What PSU would I need+Cheapest place for gfx card?

  Silenced 20:36 08 Dec 2008

I currently have a Packard Bell X2712 and I was wanting to get a Radeon HD 4870 1GB but I somehow thought it wouldn't be as simple because I will need a power boost for my PC.


1) What is the best, cheapest PSU that would suit my needs
2) Where can I get the cheapest price for a Radeon HD 4870 1GB that would be worth getting for the price.

Unless of course, the Radeon HD 4870 1GB is bad and there is something better for the price.

  Fruit Bat /\0/\ 20:49 08 Dec 2008

If renewing a PSU check:

1. The physical size of your PSU, some are hard to replace due to being a non standard size.
2. The amount of power need from the PSU don't skimp.
3 The correct connections for your equipment

1. Physical Dimensions

Besides the specs and form factors, the physical dimensions are also important factors in selecting a compatible power supply. Here is an outline of the physical dimensions of most standard power supplies:

# ATX: 6x3.5x5.5", HxWxD. Most common. Uses 4 mounting screws.
# Mini-ATX: 5x3.5x5", HxWxD. Rare size. Uses 4 mounting screws. Can be used in a regular ATX case, but often not the other way around.
# MicroATX: 5x3x4", HxWxD. Use 3 mounting screws. Not interchangeable with ATX or miniATX.
# Flex ATX: Even smaller than Micro ATX. Various sizes according to case specs; often not interchangeable.

Use the data above to determine if a particular power supply would fit your case.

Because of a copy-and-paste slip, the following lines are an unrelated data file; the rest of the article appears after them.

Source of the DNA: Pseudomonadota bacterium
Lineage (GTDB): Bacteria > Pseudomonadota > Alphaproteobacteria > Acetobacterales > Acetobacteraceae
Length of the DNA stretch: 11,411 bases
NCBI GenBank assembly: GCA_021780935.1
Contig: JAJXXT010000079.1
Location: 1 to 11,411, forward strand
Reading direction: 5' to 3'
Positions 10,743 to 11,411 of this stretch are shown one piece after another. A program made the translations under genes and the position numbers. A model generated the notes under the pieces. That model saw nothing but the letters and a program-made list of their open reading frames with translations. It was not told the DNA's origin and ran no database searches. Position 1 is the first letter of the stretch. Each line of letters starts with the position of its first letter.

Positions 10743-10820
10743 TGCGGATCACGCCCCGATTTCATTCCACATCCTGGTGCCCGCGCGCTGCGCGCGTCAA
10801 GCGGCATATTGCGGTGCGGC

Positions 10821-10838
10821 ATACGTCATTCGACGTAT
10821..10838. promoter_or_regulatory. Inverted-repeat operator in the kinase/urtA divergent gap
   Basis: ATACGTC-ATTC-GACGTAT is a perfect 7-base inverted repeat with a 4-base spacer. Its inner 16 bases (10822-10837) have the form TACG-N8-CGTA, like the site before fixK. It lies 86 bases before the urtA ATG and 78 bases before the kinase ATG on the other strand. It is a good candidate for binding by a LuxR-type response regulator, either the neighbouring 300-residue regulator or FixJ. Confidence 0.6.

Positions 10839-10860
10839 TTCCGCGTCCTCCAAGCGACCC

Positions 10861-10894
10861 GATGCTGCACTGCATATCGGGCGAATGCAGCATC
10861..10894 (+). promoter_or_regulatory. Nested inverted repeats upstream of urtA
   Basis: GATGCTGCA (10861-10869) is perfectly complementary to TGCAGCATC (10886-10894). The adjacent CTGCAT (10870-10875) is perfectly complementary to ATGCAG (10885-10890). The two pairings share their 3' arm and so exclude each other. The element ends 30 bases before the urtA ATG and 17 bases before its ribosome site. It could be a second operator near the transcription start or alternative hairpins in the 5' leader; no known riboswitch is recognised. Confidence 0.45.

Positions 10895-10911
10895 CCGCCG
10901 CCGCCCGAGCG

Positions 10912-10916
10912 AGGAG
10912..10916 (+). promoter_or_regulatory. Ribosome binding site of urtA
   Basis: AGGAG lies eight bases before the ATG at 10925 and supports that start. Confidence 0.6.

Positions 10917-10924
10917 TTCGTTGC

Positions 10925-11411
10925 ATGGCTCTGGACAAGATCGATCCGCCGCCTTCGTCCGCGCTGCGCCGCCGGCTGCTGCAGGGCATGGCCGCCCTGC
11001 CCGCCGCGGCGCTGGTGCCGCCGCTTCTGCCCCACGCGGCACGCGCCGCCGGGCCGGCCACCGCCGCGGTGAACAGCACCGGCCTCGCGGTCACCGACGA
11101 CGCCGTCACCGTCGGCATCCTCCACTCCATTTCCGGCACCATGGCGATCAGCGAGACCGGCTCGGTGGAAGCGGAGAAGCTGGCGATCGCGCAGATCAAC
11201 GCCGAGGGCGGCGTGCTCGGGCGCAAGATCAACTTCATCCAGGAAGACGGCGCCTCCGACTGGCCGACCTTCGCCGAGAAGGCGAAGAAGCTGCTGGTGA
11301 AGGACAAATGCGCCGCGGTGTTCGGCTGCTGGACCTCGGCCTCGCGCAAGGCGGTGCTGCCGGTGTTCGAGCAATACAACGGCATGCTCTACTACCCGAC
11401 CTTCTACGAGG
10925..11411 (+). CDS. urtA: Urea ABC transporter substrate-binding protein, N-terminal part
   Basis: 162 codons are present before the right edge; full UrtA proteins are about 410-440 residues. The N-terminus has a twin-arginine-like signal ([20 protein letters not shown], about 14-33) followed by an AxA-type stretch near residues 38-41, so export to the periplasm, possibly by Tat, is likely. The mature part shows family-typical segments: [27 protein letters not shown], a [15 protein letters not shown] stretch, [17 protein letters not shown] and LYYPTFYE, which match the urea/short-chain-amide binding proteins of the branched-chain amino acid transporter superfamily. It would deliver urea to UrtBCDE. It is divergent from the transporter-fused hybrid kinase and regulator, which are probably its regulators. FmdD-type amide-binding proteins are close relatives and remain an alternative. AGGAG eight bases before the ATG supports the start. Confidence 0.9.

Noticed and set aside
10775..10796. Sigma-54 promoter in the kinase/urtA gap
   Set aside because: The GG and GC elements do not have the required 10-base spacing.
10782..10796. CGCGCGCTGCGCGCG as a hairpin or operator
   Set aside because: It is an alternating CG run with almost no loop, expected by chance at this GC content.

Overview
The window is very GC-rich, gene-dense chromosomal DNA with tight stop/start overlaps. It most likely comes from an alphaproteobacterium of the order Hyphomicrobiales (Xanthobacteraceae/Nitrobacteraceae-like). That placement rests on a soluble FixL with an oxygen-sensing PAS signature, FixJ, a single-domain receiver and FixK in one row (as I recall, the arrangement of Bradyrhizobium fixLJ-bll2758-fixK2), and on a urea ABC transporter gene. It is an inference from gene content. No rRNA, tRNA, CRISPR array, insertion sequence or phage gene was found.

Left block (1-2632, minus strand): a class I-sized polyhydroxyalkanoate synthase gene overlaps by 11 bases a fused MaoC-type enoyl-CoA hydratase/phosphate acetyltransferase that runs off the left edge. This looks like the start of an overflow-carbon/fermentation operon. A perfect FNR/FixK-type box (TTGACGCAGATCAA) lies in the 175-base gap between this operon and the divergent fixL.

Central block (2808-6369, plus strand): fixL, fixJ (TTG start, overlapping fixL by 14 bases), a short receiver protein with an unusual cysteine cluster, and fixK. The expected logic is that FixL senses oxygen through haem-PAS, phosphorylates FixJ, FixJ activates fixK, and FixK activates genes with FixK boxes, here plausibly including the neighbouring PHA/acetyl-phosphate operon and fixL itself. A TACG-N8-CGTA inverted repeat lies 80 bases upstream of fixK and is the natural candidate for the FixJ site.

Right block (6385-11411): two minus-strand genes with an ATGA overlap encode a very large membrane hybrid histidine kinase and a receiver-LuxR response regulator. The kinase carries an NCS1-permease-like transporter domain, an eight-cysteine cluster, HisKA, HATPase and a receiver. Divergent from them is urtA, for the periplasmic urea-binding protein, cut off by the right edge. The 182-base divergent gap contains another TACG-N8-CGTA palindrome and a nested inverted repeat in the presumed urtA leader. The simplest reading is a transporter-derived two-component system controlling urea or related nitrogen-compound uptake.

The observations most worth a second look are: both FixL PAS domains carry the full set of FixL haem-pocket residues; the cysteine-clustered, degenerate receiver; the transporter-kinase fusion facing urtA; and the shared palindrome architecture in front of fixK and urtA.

The quality of a power supply can be estimated by its weight. While this is not a true scientific or thorough measurement of the power supply reliability, it is nevertheless a very simple and easy way for ordinary PC users to estimate and compare the quality of a power supply. Why weight matters click here

2. Power supply calculator click here

3. Correct connections
Some boards have 20 pin connectors others 24 pin
There is often a 4 pin plug required to power Intel CPUs
Molex D plugs for IDE HDD and CD/DVD drives
SATA power connections for latest HDDs and DVD drives.

Guide to changing PSU
click here
click here

Unfortunately Packard Bell PCs tend to have an odd PSU and connections.

  Silenced 21:19 08 Dec 2008

I just measured out the dimensions of my PSU and it is this -

As it is in my PC right now (I'm measuring with my PC on, not a good idea I know)

6" wide, 5.5" long and 3.5" deep

Right now I'm just checking out the wires coming out, I see fat things labelled P1 up to P4 and a little smaller 4 pin thing connecting up to the top of my case where my USB's are, and other lights are.

  Silenced 21:20 08 Dec 2008

Also, I see one with lots of wires connecting to my motherboard.

I'm so helpful :P

  Silenced 07:00 09 Dec 2008

Ok, now I know what size my case is, how do I know which is 20 pin and which is 24 pin? And how can I find this 4 pin plug for Intel CPU's that is sometimes there

  Silenced 16:14 09 Dec 2008


  Fruit Bat /\0/\ 16:21 09 Dec 2008

how do I know which is 20 pin and which is 24 pin?

MAin plug on motherboard, count the pins

the pin socket for the Intel CPUs is right next to the CPU

  Silenced 16:33 09 Dec 2008

I've figured out all this, I have a ATX power supply, with a 24 pin connector, 4 connector things that goes into DVD drive and other things, and I have 2 connectors to HD's

  Silenced 16:41 09 Dec 2008

Ok, I've found a PSU that is 700W, would that be enough for my PC (Packard Bell X2712)

  carver 17:55 09 Dec 2008

Not all PSU's are the same, you have to check the total power it will give continuously, some of the cheaper PSU's have power ratings far beyond what they can operate at.

What make is this PSU you have found.

  Silenced 18:20 09 Dec 2008

This thread is now locked and can not be replied to.

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